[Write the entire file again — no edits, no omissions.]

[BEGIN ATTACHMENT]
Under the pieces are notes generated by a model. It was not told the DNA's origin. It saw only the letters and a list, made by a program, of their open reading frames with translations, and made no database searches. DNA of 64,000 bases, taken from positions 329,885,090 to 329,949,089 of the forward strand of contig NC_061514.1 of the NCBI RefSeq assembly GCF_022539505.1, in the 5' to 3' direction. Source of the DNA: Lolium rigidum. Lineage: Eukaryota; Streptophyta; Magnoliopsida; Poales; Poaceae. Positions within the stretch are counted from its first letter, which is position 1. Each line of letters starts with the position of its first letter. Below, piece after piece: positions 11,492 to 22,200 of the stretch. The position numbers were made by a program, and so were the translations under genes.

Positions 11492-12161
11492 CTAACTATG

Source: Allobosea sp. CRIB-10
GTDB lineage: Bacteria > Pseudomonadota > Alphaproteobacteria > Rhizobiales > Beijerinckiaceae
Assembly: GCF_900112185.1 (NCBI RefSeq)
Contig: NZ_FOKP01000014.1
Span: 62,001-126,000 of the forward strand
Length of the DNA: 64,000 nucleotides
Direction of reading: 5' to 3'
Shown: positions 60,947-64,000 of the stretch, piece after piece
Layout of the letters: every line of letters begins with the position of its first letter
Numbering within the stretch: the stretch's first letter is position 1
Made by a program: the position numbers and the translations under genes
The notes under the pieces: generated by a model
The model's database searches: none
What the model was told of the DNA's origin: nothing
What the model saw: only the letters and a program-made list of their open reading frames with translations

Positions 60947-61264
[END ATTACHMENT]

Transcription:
Under the pieces are notes generated by a model. It was not told the DNA's origin. It saw only the letters and a list, made by a program, of their open reading frames with translations, and made no database searches. DNA of 64,000 bases, taken from positions 329,885,090 to 329,949,089 of the forward strand of contig NC_061514.1 of the NCBI RefSeq assembly GCF_022539505.1, in the 5' to 3' direction. Source of the DNA: Lolium rigidum. Lineage: Eukaryota; Streptophyta; Magnoliopsida; Poales; Poaceae. Positions within the stretch are counted from its first letter, which is position 1. Each line of letters starts with the position of its first letter. Below, piece after piece: positions 11,492 to 22,200 of the stretch. The position numbers were made by a program, and so were the translations under genes.

Positions 11492-12161
11492 CTAACTATG

Source: Allobosea sp. CRIB-10
GTDB lineage: Bacteria > Pseudomonadota > Alphaproteobacteria > Rhizobiales > Beijerinckiaceae
Assembly: GCF_900112185.1 (NCBI RefSeq)
Contig: NZ_FOKP01000014.1
Span: 62,001-126,000 of the forward strand
Length of the DNA: 64,000 nucleotides
Direction of reading: 5' to 3'
Shown: positions 60,947-64,000 of the stretch, piece after piece
Layout of the letters: every line of letters begins with the position of its first letter
Numbering within the stretch: the stretch's first letter is position 1
Made by a program: the position numbers and the translations under genes
The notes under the pieces: generated by a model
The model's database searches: none
What the model was told of the DNA's origin: nothing
What the model saw: only the letters and a program-made list of their open reading frames with translations

Positions 60947-61264